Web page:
When it comes to retirement, there are a variety of risks that threaten to derail the goals that you have worked so hard to achieve. Although it’s important to consider a number of risks, including mortality risk, market risk, interest rate risk, and purchasing power risk, be careful not to overlook the most significant threat to a fulfilling and successful retirement — longevity risk.
Longevity risk is the risk that you could live a long, healthy, and vibrant life through your 80s, 90s, and beyond — in other words, living so long that you outlive your assets. It’s easy to get caught up in the day-to-day risks you encounter while failing to consider the impact of a longer than anticipated life.
Your financial advisor can play a key role in helping you understand and address the impact of longevity risk. Talk to him or her about your life expectancy, including how long your family members lived and how your lifestyle compares to theirs. Be sure to cover such topics as Medicare, long-term care, and life insurance.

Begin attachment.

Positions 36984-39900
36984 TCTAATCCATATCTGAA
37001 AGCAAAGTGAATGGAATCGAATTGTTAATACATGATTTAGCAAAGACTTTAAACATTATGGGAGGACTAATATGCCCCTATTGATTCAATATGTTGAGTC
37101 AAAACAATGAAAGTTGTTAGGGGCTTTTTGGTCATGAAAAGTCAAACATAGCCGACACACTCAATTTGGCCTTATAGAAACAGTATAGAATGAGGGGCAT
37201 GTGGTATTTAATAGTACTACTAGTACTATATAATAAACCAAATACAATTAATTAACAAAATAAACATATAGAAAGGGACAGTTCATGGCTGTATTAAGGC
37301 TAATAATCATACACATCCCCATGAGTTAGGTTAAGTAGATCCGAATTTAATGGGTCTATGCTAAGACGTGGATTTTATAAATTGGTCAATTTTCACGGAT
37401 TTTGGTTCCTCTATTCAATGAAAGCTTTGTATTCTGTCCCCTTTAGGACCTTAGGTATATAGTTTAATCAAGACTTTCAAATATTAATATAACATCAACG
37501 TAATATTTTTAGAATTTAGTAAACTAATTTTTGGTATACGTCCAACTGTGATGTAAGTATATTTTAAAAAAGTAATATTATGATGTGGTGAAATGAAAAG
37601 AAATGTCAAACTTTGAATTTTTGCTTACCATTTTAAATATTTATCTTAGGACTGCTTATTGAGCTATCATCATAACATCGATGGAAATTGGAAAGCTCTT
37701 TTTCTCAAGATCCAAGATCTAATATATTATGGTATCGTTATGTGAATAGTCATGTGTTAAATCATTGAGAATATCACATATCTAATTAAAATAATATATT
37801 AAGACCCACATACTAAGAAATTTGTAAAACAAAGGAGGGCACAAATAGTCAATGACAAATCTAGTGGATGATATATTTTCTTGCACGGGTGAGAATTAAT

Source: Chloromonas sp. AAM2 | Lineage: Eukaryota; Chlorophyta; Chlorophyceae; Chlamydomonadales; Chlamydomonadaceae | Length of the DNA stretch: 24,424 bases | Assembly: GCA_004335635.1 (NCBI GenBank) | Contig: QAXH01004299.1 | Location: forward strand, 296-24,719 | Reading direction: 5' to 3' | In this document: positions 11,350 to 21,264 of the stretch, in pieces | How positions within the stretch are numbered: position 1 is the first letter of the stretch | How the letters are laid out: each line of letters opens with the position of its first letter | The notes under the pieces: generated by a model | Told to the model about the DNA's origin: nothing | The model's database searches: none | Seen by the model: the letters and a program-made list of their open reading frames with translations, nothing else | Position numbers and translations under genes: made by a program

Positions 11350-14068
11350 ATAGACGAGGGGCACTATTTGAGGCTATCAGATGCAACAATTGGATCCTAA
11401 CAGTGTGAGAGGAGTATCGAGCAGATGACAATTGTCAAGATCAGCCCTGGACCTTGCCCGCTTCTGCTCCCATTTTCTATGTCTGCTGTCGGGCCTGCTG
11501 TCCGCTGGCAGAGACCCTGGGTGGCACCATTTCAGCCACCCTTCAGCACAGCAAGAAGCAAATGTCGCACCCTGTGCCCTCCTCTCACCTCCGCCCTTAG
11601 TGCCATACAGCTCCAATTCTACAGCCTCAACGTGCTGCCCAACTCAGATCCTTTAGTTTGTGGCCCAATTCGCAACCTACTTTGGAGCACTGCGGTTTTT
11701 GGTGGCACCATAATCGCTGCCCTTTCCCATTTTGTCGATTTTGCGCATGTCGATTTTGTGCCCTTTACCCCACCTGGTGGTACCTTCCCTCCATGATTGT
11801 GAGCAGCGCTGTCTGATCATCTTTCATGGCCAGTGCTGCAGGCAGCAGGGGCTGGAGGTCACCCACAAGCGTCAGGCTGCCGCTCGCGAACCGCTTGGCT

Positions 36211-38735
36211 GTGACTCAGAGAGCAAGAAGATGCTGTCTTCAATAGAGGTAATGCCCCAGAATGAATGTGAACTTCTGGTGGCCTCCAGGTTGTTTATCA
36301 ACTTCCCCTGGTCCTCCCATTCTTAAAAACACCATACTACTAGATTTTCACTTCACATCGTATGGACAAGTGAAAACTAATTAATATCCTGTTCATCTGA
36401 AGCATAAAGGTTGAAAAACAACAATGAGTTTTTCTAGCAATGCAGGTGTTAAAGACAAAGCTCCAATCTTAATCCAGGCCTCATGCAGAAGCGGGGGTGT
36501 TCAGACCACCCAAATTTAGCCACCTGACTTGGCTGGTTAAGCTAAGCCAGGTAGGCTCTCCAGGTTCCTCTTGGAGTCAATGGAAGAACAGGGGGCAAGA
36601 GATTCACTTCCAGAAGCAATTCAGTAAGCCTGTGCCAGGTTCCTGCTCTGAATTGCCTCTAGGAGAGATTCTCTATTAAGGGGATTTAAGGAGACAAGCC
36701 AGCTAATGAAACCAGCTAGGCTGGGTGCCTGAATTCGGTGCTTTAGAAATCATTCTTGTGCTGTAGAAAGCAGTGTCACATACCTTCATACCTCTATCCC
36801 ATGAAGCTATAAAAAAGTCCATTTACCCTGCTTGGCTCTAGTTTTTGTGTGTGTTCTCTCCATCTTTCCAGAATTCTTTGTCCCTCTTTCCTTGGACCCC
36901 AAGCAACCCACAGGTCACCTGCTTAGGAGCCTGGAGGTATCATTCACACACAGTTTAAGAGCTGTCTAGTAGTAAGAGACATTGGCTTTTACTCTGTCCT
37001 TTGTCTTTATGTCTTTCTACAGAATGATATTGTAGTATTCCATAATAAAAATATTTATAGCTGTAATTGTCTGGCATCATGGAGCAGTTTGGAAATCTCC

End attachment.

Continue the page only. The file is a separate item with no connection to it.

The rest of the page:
Since Social Security is a lifetime government-guaranteed, inflation-adjusted income stream, it will help you address your longevity risk. If you are married, be certain the household breadwinner (the spouse with the higher Social Security benefit) understands his or her Social Security is a second-to-die proposition, because it will be paid out until the second spouse passes away. You can also discuss how Social Security addresses purchasing power risk and how it contains no interest rate risk, no inflation risk, and no market risk.
At Stifel, we can generate a Stifel Wealth Strategist Report® for you. If you are concerned about longevity, your advisor can run your analysis out to your 100th birthday or later. At the very least, you should run your plan until your life expectancy. Your report will incorporate future health care costs, including Medicare, deductibles, co-pays, hearing coverage, vision coverage, and dental coverage. If you have or intend to purchase long-term care insurance, you will want these premiums delineated in your plan.
Longevity risk is not always a priority for recent retirees as they excitedly go about their new lives focusing on travel, grandchildren, and other leisurely pursuits. However, you will do yourself and your loved ones a tremendous favor when you consider and plan for longevity risk, the most significant (yet most commonly overlooked) threat to your retirement.
• • •
Article provided by Michael Armon, Jr., Financial Advisor, with Stifel, Nicolaus & Company, Incorporated, member SIPC and New York Stock Exchange, who can be contacted in the Coeur d’Alene office at 208-765-7007.